|US8554374||Aug 17, 2007||Oct 8, 2013||Honeywell International Inc.||Thermostat with electronic image display|
|US8606409||Mar 29, 2012||Dec 10, 2013||Honeywell International Inc.||Interview programming for an HVAC controller|
|US8620460||Jul 12, 2012||Dec 31, 2013||Honeywell International Inc.||Controller interface with multiple day programming|
|US8690074||Dec 31, 2010||Apr 8, 2014||Braeburn Systems Llc||Switch for multi function control of a thermostat|
|US8731723||Nov 25, 2008||May 20, 2014||Honeywell International Inc.||HVAC controller having a parameter adjustment element with a qualitative indicator|
|US8733667||Mar 22, 2011||May 27, 2014||Braeburn Systems Llc||Switch for multi function control of a thermostat|
|US8768521||Nov 30, 2012||Jul 1, 2014||Honeywell International Inc.||HVAC controller with parameter clustering|
|US8876013||May 9, 2011||Nov 4, 2014||Honeywell International Inc.||HVAC controller that selectively replaces operating information on a display with system status information|
|US8892223||Sep 7, 2011||Nov 18, 2014||Honeywell International Inc.||HVAC controller including user interaction log|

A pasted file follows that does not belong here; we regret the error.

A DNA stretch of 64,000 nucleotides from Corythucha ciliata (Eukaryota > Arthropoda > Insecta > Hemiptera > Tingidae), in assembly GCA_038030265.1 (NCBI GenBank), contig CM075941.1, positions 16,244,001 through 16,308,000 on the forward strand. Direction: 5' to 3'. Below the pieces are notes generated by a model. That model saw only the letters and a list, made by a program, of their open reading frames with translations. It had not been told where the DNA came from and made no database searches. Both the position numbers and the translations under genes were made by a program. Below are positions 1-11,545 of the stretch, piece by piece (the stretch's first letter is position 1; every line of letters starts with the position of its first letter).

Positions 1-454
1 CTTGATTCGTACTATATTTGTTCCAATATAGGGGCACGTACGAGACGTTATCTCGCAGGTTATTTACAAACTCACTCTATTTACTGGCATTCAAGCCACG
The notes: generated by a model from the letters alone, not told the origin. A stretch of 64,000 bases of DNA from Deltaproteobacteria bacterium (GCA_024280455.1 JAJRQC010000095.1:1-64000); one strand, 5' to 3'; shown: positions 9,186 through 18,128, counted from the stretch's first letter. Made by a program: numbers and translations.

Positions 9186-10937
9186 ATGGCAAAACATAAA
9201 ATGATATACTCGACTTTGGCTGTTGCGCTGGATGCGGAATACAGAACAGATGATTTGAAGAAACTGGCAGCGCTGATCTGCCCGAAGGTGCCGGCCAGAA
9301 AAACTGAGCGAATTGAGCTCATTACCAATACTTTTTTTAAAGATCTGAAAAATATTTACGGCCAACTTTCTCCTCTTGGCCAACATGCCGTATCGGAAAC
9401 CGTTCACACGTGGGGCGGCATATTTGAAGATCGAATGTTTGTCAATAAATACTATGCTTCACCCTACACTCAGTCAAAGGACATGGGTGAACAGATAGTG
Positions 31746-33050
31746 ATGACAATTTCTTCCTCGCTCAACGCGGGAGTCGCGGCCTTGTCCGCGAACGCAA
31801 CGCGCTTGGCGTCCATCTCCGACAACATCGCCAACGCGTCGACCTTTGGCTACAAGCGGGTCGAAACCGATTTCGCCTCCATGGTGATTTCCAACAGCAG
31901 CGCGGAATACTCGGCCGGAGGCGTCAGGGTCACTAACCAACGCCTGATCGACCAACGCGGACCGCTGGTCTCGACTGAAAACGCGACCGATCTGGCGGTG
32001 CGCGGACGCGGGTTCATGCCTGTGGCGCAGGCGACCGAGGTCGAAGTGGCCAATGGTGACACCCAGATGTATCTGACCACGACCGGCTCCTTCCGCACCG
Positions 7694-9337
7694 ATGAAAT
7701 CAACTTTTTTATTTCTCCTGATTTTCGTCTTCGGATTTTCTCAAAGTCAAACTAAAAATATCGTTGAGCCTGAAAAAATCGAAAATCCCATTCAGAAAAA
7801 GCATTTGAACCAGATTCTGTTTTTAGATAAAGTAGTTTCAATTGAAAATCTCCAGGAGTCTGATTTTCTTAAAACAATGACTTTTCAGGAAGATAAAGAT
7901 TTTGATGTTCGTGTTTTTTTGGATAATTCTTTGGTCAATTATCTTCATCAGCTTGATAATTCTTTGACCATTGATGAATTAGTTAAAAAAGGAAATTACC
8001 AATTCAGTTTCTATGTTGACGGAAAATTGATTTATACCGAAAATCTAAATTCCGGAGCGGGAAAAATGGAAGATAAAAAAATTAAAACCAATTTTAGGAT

|US8902071||Dec 14, 2011||Dec 2, 2014||Honeywell International Inc.||HVAC controller with HVAC system fault detection|
|US8903552||Mar 6, 2012||Dec 2, 2014||Honeywell International Inc.||Interview programming for an HVAC controller|
|US8917513||Mar 13, 2014||Dec 23, 2014||Methode Electronics, Inc.||Data center equipment cabinet information center and updateable asset tracking system|
|US8950687||Sep 21, 2010||Feb 10, 2015||Honeywell International Inc.||Remote control of an HVAC system that uses a common temperature setpoint for both heat and cool modes|
|US8978994||Mar 5, 2014||Mar 17, 2015||Braeburn Systems, Llc||Switch for multi-function control of a thermostat|
|US9002481||Jul 14, 2010||Apr 7, 2015||Honeywell International Inc.||Building controllers with local and global parameters|